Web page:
I've been able to update meta data on standard object picklist values and refresh them to our full sandbox, but am unable to do the same thing in production with out the following errors.

System.AssertException: Assertion Failed
File only saved locally, not to server

And when I attempt to do a 'Save to Server', a dialog box opens titled 'Confirm Save Dirty Resource', stating 'Save resource is dirty'.

Any ideas or workarounds for this issue?


The System.AssertException sounds like a unit test is failing and the "dirty resource" sounds like your local copy is older than what is on the server.

Do you have any code or test classes that rely on certain picklist values? Have you tried syncing your local files from the server (make sure you backup the local copies first)?

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  • Yes, upon synchronization the IDE just shows the changes I've made to the xml nodes, remote to local. The code is fine. Do you think I could safely backup my meta data and then run the 'Save to Server' despite the warnings? If it is the local copy showing up as older, how could I alleviate that? Is there something wrong with time stamps from local to production? (thanks) – Miklr Jan 22 '13 at 21:17
  • I'd make copies and then on the affected files right-click, choose force.com->refresh from server. That should ensure there is no sync problem. – Mike Chale Jan 23 '13 at 1:57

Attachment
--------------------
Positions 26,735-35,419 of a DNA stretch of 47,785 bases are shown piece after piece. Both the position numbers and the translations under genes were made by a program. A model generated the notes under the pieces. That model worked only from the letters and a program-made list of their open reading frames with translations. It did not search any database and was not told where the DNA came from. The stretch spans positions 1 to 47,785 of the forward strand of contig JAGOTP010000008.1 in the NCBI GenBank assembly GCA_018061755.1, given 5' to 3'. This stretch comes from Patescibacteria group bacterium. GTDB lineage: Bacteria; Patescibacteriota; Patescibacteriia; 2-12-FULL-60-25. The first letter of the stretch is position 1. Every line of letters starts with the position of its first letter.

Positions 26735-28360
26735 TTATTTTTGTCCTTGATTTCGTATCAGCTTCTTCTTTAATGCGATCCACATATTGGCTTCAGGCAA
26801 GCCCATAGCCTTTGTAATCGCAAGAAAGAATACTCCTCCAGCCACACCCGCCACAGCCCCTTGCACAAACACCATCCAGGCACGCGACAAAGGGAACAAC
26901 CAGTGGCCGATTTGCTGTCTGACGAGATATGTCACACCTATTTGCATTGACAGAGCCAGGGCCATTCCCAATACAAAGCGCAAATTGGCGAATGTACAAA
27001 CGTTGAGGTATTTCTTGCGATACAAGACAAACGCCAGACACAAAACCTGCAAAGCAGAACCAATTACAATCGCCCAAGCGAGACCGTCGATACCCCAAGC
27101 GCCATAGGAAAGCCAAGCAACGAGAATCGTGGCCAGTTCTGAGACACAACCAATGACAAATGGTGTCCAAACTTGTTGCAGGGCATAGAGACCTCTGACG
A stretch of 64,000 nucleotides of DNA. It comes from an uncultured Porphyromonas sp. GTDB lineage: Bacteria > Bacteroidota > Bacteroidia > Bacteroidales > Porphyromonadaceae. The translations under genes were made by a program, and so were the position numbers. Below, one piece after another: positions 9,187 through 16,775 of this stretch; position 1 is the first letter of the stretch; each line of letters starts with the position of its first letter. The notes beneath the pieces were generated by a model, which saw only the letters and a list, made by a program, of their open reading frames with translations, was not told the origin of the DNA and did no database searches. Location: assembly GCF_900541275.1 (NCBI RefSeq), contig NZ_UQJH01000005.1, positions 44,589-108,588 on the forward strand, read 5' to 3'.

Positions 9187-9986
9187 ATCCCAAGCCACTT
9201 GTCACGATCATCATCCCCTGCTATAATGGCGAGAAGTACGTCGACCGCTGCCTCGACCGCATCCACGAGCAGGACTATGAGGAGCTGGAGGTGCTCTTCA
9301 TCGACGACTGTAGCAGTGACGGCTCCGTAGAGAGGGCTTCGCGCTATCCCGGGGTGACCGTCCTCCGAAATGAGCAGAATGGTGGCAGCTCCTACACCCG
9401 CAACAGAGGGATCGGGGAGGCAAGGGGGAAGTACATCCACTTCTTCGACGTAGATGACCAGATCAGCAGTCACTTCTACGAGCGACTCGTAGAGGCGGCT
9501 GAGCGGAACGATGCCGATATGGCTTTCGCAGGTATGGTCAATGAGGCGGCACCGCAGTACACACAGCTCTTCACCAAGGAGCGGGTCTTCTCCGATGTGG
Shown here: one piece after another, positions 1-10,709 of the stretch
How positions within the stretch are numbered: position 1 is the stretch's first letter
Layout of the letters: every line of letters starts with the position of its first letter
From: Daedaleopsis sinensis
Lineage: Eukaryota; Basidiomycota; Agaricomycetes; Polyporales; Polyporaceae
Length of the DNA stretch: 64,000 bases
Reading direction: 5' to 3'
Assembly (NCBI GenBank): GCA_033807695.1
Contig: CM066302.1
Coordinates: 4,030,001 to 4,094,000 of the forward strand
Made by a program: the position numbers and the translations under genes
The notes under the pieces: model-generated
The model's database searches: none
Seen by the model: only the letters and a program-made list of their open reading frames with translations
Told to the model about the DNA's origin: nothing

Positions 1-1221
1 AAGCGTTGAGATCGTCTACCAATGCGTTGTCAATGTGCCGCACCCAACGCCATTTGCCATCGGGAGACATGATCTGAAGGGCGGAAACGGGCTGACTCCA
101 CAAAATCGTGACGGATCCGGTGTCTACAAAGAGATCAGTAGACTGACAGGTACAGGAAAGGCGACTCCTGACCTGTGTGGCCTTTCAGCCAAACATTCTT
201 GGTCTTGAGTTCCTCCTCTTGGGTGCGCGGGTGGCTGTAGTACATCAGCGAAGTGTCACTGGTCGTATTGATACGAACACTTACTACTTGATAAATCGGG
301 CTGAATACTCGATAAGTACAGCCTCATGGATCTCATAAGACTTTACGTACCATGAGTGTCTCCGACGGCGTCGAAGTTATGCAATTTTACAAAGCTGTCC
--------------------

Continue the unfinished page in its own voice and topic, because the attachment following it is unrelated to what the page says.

I was finally able to migrate my meta-data updates on picklist values on the standard objects such as 'Leads', 'Contacts' etc. by doing
a 'Deploy to Server' when selecting objects and right clicking on them and choosing 'Deploy to Server' from the 'force.com' menu.

  • I do believe that @Mike Chale had a good point that the errors I was experiencing, from just refresh was due to time stamps on meta data differences between my local copy and that of the production server.

So after taking some initial precautions in backing up data and testing 'Deploy to Server' on non critical objects and the sandbox, I overcame my fear and proceeded to deploy to production.

Also this takes a degree of patience as the IDE has to run through a series of debug tests against 'Referenced Packages' but this is just standard, and then generates a debug and deployment log. The deployment log is good as it will actually name the meta data objects you deployed and describe success or failure, it also updates the entire package.xml that describes only the objects you updated.

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